Social media comes with one golden rule, don't post when you are angry. A split second of rage can have permanent consequences.
Is this something you really want to post, does it really reflect your personality and values? Don't follow the crowd or post just to gain attention, as you might not like the response you get back.
No? Then don't say it online. Social accounts are managed by real people with real feelings. If you talk about someone online, think about whether you would feel embarrassed or ashamed if you saw them in person. If so, you may want to ask again, why am I posting?
Sarcasm and irony do not often transfer well into writing, especially in a short social media post. Think about how others may read it; could it be seen as offensive?
Treat others with the respect that you would like to receive yourself. If you read it about yourself, would it make you feel good?
People often excuse inappropriate posts based on the idea that the conversation is private, as it is on a private account. Consider how many connections you have, are all these people very close friends? Can you trust that each one of them won't share or talk about your post with others? Facebook statistics suggest that the average young user has up to 300 online friends. This private profile suddenly doesn't seem so private at all.
You might find that badly angled photograph of your friend amusing, but the likelihood is that they will not. Be respectful of other people's privacy; don't share photos or information that will embarrass or humiliate someone.
If you were a stranger looking in at your profile, what would you think? If most of your posts are in some way critical, unkind, offensive or negative, how do you think you are being perceived?
In the eyes of the law, posting online is not the same as having an informal chat with your friends. Posting is publishing, just the same as if it was written in the newspaper. Even if your profile is private, you do not own what you publish - meaning anyone can use it as evidence.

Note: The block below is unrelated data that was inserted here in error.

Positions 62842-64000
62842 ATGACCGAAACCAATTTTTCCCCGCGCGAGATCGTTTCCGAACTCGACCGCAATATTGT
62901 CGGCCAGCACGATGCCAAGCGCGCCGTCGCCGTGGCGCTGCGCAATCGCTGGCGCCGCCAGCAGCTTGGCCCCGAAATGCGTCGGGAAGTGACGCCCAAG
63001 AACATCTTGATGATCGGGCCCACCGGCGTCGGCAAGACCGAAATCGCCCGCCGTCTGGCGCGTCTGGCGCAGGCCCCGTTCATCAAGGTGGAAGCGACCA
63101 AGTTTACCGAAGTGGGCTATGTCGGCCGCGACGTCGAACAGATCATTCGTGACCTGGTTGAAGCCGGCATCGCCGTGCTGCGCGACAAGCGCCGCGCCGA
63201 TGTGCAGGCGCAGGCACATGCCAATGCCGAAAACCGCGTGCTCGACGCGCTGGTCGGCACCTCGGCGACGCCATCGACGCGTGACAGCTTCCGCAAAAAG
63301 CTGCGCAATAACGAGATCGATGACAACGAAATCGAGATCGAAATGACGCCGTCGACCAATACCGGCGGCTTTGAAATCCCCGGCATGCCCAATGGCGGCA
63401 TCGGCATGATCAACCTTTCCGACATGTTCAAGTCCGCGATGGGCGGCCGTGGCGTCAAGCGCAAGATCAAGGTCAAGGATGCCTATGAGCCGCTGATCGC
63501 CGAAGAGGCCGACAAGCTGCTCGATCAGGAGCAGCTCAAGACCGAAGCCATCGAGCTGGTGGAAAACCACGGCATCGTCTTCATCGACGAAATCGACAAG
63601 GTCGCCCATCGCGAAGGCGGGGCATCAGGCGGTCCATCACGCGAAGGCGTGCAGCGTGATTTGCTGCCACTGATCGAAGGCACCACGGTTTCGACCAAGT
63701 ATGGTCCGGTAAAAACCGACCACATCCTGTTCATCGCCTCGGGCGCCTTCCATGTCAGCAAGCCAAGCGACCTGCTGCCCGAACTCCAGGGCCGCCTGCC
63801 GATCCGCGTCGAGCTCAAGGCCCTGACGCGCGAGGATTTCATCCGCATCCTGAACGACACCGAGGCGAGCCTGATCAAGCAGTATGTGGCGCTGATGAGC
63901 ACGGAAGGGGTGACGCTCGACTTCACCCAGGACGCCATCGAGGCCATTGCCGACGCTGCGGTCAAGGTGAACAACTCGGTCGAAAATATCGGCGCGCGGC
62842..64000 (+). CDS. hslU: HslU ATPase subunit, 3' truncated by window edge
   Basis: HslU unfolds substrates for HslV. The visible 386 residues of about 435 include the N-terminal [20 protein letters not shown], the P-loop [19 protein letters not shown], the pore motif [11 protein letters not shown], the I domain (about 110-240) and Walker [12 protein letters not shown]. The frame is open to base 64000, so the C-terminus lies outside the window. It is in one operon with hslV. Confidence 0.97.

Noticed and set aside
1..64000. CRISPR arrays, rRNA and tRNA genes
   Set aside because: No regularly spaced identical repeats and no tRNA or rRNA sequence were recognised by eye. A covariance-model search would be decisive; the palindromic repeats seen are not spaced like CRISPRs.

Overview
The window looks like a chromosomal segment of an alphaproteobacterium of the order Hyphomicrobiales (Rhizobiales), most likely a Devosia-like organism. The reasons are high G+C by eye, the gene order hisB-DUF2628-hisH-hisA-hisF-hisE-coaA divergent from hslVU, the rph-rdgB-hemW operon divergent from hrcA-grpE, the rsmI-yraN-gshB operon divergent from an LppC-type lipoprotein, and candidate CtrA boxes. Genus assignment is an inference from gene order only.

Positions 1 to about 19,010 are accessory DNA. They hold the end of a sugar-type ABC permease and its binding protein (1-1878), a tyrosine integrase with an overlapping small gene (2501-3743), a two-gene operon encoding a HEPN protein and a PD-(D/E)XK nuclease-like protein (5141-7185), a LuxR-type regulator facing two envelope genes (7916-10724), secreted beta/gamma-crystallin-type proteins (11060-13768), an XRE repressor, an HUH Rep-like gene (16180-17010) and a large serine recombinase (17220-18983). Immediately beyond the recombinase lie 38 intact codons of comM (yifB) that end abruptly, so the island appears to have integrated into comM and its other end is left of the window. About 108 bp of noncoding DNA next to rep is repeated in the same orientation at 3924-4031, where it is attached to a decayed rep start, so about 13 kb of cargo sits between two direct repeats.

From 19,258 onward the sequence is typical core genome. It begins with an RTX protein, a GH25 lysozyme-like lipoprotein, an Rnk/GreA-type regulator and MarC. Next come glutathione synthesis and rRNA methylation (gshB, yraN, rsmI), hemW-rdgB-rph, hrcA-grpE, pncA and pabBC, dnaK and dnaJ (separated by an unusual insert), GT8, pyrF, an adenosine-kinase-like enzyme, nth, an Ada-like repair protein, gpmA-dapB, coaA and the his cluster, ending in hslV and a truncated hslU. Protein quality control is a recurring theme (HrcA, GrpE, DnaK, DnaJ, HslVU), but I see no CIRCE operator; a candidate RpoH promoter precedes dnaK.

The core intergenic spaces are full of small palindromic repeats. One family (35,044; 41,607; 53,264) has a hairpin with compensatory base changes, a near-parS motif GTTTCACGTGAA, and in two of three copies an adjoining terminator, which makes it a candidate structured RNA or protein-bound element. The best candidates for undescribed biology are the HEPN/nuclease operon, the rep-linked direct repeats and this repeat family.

Make sure you do not post anything that might get you into trouble with the law. Harassment, hate speech, threats of violence, ruining someone's reputation and pictures or comments suggesting illegal activity can all be used against you.
Digital citizenship : refers to the responsible use of technology by anyone who uses computers, the Internet, and digital devices to engage with society on any level.
Digital Citizen : A digital citizen is a person using information technology in order to engage in society, politics, and government. As defined by Karen Mossberger, one of the authors of Digital Citizenship: The Internet, Society, and Participation, digital citizens are "those who use the internet regularly and effectively."
Online Safety : online safety refers to the act of staying safe online. It is also commonly known as internet safety, e-safety and cyber safety. It includes all devices which have access to the internet from PCs and laptops to smartphones and tablets.
Privacy : protection from being observed or tracked by others, including the government, the public, or selected individuals or groups
Privacy Settings : choices a website or app provides users about what information is collected and visible to others
Miss Lockhart- Student Teacher to Ms. Murray 2021, Studying Library Science